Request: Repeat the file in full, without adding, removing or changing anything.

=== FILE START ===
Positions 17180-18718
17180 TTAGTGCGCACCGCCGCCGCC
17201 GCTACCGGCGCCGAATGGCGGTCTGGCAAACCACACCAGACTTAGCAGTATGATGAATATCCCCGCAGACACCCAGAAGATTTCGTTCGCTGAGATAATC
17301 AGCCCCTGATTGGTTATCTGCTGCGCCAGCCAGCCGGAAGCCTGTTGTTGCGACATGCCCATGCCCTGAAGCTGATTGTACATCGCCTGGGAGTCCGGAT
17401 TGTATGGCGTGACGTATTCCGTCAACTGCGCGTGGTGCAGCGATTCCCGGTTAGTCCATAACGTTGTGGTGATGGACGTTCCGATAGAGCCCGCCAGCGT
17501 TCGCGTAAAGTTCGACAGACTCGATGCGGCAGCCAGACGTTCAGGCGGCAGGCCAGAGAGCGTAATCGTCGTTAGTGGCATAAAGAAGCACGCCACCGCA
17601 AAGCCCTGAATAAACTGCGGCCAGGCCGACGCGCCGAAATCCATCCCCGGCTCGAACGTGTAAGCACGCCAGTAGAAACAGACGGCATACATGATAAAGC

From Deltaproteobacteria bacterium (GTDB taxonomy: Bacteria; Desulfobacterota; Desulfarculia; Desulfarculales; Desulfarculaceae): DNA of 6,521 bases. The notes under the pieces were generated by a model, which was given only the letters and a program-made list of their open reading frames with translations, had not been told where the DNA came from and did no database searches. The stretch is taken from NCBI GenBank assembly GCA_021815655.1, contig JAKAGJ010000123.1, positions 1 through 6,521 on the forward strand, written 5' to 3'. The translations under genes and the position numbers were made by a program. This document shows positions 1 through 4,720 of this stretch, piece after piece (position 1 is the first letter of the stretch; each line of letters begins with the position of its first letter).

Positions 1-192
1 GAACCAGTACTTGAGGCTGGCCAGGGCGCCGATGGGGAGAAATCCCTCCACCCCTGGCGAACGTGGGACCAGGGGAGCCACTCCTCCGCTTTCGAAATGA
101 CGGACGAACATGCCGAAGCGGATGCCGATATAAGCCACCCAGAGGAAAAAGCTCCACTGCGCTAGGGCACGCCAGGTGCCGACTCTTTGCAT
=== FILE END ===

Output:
Positions 17180-18718
17180 TTAGTGCGCACCGCCGCCGCC
17201 GCTACCGGCGCCGAATGGCGGTCTGGCAAACCACACCAGACTTAGCAGTATGATGAATATCCCCGCAGACACCCAGAAGATTTCGTTCGCTGAGATAATC
17301 AGCCCCTGATTGGTTATCTGCTGCGCCAGCCAGCCGGAAGCCTGTTGTTGCGACATGCCCATGCCCTGAAGCTGATTGTACATCGCCTGGGAGTCCGGAT
17401 TGTATGGCGTGACGTATTCCGTCAACTGCGCGTGGTGCAGCGATTCCCGGTTAGTCCATAACGTTGTGGTGATGGACGTTCCGATAGAGCCCGCCAGCGT
17501 TCGCGTAAAGTTCGACAGACTCGATGCGGCAGCCAGACGTTCAGGCGGCAGGCCAGAGAGCGTAATCGTCGTTAGTGGCATAAAGAAGCACGCCACCGCA
17601 AAGCCCTGAATAAACTGCGGCCAGGCCGACGCGCCGAAATCCATCCCCGGCTCGAACGTGTAAGCACGCCAGTAGAAACAGACGGCATACATGATAAAGC

From Deltaproteobacteria bacterium (GTDB taxonomy: Bacteria; Desulfobacterota; Desulfarculia; Desulfarculales; Desulfarculaceae): DNA of 6,521 bases. The notes under the pieces were generated by a model, which was given only the letters and a program-made list of their open reading frames with translations, had not been told where the DNA came from and did no database searches. The stretch is taken from NCBI GenBank assembly GCA_021815655.1, contig JAKAGJ010000123.1, positions 1 through 6,521 on the forward strand, written 5' to 3'. The translations under genes and the position numbers were made by a program. This document shows positions 1 through 4,720 of this stretch, piece after piece (position 1 is the first letter of the stretch; each line of letters begins with the position of its first letter).

Positions 1-192
1 GAACCAGTACTTGAGGCTGGCCAGGGCGCCGATGGGGAGAAATCCCTCCACCCCTGGCGAACGTGGGACCAGGGGAGCCACTCCTCCGCTTTCGAAATGA
101 CGGACGAACATGCCGAAGCGGATGCCGATATAAGCCACCCAGAGGAAAAAGCTCCACTGCGCTAGGGCACGCCAGGTGCCGACTCTTTGCAT